In 1923 during the Munich Beer Hall Putsch, Adolf Hitler threatened to blow his brains out. Twenty-two years later, he did. April 1945 – Berlin. The world had been at war for more than five-and-a-half years – approximately seventy million people were dead across the globe. The epicentre of the twelve-year-old Third Reich was now surrounded, enveloped by bitter Soviet forces hardened by Nazi barbarity in the east over the last four years.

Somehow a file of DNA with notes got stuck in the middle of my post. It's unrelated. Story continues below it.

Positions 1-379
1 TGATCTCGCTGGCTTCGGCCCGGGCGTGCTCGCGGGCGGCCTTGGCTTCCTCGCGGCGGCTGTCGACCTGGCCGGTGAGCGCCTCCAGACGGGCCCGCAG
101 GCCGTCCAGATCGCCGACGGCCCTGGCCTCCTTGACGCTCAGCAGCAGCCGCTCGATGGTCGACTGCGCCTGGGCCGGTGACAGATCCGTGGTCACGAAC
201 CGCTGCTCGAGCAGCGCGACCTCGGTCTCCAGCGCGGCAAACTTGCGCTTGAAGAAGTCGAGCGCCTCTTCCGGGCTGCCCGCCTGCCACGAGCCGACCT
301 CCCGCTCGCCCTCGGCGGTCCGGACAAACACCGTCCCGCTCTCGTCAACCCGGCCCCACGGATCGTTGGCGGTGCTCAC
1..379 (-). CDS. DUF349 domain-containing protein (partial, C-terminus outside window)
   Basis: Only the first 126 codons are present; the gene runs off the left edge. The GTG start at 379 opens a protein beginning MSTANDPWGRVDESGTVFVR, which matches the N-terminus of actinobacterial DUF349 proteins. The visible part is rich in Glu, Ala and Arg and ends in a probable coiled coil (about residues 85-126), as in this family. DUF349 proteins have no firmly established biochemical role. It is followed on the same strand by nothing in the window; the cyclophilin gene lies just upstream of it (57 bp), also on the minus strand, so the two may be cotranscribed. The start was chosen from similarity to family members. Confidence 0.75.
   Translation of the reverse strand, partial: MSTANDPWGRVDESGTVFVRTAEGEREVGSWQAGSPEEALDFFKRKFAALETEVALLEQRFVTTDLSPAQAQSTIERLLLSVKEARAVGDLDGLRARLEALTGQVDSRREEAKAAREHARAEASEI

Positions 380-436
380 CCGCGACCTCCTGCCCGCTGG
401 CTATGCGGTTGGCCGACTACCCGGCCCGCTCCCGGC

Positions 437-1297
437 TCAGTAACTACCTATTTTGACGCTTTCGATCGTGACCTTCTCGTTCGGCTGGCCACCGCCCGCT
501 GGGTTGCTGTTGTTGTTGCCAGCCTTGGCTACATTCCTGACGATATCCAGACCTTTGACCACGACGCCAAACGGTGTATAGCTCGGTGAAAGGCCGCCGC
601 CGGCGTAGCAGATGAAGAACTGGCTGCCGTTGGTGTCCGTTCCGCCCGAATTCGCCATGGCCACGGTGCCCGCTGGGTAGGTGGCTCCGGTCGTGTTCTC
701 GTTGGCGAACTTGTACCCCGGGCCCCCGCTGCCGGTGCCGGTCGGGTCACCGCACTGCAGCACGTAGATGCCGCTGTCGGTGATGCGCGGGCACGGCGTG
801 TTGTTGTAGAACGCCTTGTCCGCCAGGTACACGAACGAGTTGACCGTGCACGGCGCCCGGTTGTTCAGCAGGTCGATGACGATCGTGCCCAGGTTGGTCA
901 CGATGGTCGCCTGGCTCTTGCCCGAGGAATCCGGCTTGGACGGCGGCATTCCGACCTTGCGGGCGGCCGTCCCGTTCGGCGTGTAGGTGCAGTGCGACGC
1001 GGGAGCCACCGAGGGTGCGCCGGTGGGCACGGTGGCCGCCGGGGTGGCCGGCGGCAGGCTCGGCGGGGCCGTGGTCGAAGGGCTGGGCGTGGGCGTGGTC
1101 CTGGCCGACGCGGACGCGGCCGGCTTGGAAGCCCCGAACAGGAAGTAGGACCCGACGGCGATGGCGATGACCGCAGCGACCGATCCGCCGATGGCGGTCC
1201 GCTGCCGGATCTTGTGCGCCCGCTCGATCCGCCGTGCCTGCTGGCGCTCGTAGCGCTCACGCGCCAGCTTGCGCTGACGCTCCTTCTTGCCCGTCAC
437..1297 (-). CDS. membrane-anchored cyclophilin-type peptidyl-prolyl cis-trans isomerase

As the buildings were blasted into rubble, pounded by Russian guns and bombs, before their troops and tanks, Hitler was hunkered down in his last headquarters – the dark and damp bunker under the Reich Chancellery. As the Third Reich began to crumble as fast as the city’s buildings, what was the state of mind of the tyrant? Only his closest and fanatical allies saw the collapse, none more so than Hitler’s servants, Otto Gunsche and Heinz Linge – two individuals which witnessed the final act of their regime. An act tinged over the last ten days in late April with selfish betrayal, increasingly forlorn hope, pleas, desperation and eventually suicide. As the Soviets closed in with impending vigour, in the concrete tomb below ground and under the thunderous booms of the petrifying battle for Berlin, the mind of the dictator disintegrated into drugs, delusion and a determination to die. Not by the enemy bullet but one of his own. This is the story of the people who held a unique place in world history – the ones who were there when the nightmare of Nazism and the horrors which accompanied it was finally banished as a dark chapter in the story of the human race.